The Secretary's interpretation is also permissible given the legislative history of the statute, both as enacted in 1986 and as amended in 1987. The legislative history surrounding the original enactment universally supports the Secretary's interpretation. The House Report states that additional payments would be available to a hospital if "at least 30% of its net inpatient care revenue is provided by local or state governments for inpatient care for low-income patients not otherwise reimbursed by medicaid." H.R. REP. NO. 99-241, at 16 (1985), U.S.Code Cong. & Admin.News 1986, pp. 579, 594. In addition, it states that:

The Committee further intends that the denominator of this equation, net inpatient care revenue, be defined according to the generally accepted accounting principles in the hospital industry; i.e., this factor should represent gross patient care revenues less deductions from revenue (other than contractual allowances), as those terms are generally used.

Id. at 18-19, U.S.Code Cong. & Admin.News 1986, pp. 579, 596-597. These statements fully support the Secretary's interpretation that the relevant state and local funding must exceed 30% of total net inpatient care revenue, without any deduction for Medicare and Medicaid.

The legislative history surrounding the 1987 amendment is more equivocal. UMC emphasizes the House Conference Report which states, in a discussion of "current law," that a hospital qualifies for an adjustment if it "can demonstrate that more than 30 percent of its inpatient care revenues (excluding any Medicare or Medicaid revenues) are provided by State and local government payments for indigent care." H.R. CONF. REP. NO. 100-495, at 543 (1987), U.S.Code Cong. & Admin.News 1987, pp. 2313-1245, 2313-1289. The Conference Report further states that the amendment clarifies "that a hospital would qualify if more than 30 percent of its net inpatient care revenues (excluding any Medicare or medicaid revenues) are provided by State and local government payments for indigent care." Id. at 545, U.S.Code Cong. & Admin.News 1987, pp. 2313-1245, 2313-1291. Although these statements support UMC's position, they are not dispositive.

First, subsequent legislative history is "an unreliable guide to legislative intent." Chapman v. United States, 500 U.S. 453, 464 n. 4, 111 S. Ct. 1919, 114 L. Ed. 2d 524 (1991). This is particularly the case when, as here, the discussion of existing law does not accompany a related amendment to the pertinent statutory provision. Mackey v. Lanier Collection Agency & Serv., Inc., 486 U.S. 825, 840, 108 S. Ct. 2182, 100 L. Ed. 2d 836 (1988). As the D.C. Circuit explained: "here there is no evidence that the exclusion of Medicare and Medicaid funds ... was the focus of attention of Congress, the Conference Committee or even the author of the report" — suggesting that these statements were either mistaken or misinformed. North Broward, 172 F.3d at 98.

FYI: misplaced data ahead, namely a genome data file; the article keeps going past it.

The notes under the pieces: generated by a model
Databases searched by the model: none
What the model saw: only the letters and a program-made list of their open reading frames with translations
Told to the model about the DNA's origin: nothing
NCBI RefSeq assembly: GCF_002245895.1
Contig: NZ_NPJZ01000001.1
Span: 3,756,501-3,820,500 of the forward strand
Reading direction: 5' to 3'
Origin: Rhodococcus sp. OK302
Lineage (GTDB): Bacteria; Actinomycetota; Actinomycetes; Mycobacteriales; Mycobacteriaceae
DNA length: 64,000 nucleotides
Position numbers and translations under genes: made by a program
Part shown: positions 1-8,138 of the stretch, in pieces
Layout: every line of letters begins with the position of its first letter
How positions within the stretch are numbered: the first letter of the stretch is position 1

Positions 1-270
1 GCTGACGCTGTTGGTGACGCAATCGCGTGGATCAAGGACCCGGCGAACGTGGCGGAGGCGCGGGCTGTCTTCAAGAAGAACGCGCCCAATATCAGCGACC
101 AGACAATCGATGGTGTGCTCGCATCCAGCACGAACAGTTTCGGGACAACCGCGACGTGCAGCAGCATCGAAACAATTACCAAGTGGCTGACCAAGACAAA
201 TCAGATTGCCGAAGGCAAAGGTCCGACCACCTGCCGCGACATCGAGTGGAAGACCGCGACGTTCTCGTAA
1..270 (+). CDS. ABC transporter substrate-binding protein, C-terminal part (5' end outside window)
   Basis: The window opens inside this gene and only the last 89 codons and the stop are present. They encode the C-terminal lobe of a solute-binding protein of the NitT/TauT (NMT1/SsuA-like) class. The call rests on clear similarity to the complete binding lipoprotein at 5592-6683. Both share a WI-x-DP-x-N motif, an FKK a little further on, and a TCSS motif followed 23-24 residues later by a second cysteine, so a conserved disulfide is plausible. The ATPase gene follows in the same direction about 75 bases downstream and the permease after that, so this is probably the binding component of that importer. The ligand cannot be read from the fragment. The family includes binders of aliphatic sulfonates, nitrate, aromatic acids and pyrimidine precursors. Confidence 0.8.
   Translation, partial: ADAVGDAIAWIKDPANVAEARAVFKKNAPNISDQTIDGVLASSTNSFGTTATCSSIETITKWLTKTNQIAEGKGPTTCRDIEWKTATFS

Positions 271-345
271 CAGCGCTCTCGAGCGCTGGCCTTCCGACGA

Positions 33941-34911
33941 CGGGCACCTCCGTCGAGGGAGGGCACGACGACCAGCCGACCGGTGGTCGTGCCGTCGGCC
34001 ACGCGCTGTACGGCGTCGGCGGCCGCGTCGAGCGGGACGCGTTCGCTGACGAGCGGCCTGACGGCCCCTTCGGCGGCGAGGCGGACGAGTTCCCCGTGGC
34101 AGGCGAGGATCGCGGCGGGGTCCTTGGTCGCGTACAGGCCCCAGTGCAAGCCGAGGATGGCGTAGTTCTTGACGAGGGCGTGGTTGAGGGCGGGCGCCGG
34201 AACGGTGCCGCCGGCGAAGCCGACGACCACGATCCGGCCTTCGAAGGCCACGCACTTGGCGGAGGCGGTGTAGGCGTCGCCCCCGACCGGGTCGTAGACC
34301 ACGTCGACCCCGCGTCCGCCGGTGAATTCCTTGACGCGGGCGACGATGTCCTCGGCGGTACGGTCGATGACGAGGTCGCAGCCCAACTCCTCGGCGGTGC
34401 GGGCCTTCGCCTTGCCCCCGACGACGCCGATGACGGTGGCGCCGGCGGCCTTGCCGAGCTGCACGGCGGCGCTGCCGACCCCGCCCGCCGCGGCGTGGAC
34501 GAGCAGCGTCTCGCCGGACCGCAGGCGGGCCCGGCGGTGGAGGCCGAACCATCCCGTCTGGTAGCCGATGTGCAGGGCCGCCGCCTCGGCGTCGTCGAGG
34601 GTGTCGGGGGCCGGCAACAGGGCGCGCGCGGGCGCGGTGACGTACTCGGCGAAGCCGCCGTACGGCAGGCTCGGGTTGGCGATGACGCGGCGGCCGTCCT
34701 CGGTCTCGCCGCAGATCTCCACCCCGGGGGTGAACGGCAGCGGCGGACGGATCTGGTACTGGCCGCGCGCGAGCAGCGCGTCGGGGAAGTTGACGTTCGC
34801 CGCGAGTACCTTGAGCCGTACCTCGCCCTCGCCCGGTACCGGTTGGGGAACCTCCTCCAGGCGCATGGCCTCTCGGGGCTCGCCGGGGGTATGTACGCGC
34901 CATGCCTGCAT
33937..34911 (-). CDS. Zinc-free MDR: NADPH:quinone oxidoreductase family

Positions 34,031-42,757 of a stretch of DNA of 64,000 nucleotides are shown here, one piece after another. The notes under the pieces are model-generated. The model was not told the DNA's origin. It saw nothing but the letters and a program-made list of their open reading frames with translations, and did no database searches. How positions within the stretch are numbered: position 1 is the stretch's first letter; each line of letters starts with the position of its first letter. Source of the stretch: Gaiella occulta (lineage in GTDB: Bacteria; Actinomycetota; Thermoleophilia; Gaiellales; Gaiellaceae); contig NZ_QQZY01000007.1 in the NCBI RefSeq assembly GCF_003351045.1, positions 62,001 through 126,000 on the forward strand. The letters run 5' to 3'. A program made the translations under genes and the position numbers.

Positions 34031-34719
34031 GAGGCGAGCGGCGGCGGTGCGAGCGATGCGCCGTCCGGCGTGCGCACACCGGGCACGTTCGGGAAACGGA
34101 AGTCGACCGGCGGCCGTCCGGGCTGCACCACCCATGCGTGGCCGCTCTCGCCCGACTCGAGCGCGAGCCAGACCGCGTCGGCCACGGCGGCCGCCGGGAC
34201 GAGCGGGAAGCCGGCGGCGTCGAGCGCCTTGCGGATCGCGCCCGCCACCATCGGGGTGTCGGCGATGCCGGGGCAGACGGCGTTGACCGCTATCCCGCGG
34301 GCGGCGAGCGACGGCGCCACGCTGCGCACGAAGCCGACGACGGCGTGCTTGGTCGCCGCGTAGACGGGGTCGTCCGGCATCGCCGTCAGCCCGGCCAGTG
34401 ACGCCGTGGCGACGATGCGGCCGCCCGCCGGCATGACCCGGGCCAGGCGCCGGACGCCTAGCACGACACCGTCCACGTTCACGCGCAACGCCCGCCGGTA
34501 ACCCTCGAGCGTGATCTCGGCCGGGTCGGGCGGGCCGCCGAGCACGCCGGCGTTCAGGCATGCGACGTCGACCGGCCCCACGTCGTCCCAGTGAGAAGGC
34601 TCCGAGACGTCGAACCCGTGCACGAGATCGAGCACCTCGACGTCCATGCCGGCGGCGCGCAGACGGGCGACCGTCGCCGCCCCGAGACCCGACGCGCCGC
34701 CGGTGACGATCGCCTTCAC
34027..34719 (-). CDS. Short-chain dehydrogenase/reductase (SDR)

Second, the statements supporting UMC's position are offset by an equal number of statements supporting the Secretary's interpretation. The Conference Report criticizes the Secretary for failing to implement the disproportionate share "for hospitals which receive more than thirty percent of net patient revenues from State and local governmental sources," H.R. CONF. REP. NO. 100-495, at 525 (1987), U.S.Code Cong. & Admin.News 1987, pp. 2313-1245, 2313-1270, and establishes the amount of the adjustment at 15% for those hospitals "which receive at least 30 percent of their net inpatient care revenues from State and local payments for indigent care." Id. at 521, U.S.Code Cong. & Admin.News 1987, pp. 2313-1245, 2313-1266. These statements refer to net inpatient revenue without any express reduction for Medicare and Medicaid. As the D.C. Circuit concluded: "in our view, the only lesson to be drawn from the 1987 legislative history is that the individuals who wrote it had not carefully considered, or at least didn't quite agree on, what the original provision meant." North Broward, 172 F.3d at 99. This Court agrees with the D.C. Circuit's conclusion regarding the import of this legislative history.

Because the Secretary's interpretation reflects a permissible construction of the statutory language, it is entitled to deference. The district court properly followed North Broward and correctly entered judgment in favor of the Secretary.

AFFIRMED.

 *

Honorable Ronald B. Leighton, United States District Judge for the Western District of Washington, sitting by designation